Potential drugs for the treatment of AIDS

J Antimicrob Chemother. 1989 Jan;23 Suppl A:35-46. doi: 10.1093/jac/23.suppl_a.35.

Abstract

From our investigations the following compounds have emerged as particularly potent and selective inhibitors of HIV replication: sulphated polysaccharides (i.e. heparin, dextran sulphate, pentosan polysulphate), dideoxynucleoside analogues such as the 3'-azido-and 3'-fluoro-substituted 2',3'-dideoxyribosides of both purines (i.e. guanine, 2,6-diaminopurine) and pyrimidines (i.e. uracil, thymine), and the 9-(2-phosphonylmethoxyethyl) derivatives of adenine, 2-monoaminopurine and 2,6-diaminopurine. All these compounds yield great promise for the treatment of retrovirus infections in humans. Whereas the sulphated polysaccharides interfere with the virus adsorption process, the nucleoside analogues (following intracellular phosphorylation to their 5'-triphosphate) appear to be targeted at the reverse transcriptase.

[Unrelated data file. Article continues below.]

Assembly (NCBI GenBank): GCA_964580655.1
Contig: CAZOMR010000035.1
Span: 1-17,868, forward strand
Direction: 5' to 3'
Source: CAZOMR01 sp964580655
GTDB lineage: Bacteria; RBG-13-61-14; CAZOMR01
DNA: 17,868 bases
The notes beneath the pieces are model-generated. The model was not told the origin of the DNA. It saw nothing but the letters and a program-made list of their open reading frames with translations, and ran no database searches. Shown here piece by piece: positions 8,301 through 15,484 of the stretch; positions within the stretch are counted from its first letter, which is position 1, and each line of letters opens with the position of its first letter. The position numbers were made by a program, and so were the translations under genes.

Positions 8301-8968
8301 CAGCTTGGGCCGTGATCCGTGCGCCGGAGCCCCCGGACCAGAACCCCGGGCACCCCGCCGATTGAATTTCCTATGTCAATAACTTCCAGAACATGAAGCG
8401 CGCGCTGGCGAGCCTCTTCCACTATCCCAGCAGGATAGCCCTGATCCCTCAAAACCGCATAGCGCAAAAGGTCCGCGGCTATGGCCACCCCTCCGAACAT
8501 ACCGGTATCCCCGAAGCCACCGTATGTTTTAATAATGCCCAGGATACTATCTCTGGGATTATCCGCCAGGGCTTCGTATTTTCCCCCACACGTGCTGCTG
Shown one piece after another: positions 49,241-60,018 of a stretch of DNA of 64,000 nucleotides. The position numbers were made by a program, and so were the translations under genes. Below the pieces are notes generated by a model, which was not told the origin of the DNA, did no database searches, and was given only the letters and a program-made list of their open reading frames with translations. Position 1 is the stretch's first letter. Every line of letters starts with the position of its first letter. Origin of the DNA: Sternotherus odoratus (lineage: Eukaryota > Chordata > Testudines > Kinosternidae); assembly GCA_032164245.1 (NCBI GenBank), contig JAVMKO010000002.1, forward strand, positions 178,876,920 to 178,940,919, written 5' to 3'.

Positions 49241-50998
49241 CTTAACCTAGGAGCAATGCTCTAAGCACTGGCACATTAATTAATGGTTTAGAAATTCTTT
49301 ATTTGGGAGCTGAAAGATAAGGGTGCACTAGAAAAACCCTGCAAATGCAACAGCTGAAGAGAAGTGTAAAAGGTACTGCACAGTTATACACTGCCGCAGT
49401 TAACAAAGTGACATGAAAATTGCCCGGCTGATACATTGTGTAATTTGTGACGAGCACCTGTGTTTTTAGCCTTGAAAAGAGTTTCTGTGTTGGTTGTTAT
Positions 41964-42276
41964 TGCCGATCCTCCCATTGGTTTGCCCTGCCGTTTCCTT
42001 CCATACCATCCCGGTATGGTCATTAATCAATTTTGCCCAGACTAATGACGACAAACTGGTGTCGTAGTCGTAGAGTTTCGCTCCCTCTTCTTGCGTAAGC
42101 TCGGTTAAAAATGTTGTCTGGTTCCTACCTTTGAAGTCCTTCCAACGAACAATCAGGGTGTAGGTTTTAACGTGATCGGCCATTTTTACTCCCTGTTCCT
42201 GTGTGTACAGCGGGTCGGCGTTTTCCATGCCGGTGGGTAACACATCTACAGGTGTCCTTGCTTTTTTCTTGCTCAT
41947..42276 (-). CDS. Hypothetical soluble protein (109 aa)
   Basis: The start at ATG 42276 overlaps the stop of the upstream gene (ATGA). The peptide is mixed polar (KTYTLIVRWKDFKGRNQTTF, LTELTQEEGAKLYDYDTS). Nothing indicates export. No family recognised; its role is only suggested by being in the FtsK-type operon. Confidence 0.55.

Publication types

  • Research Support, Non-U.S. Gov't
  • Review

MeSH terms

  • Acquired Immunodeficiency Syndrome / drug therapy*
  • HIV / drug effects*
  • HIV / physiology
  • Humans
  • Virus Replication / drug effects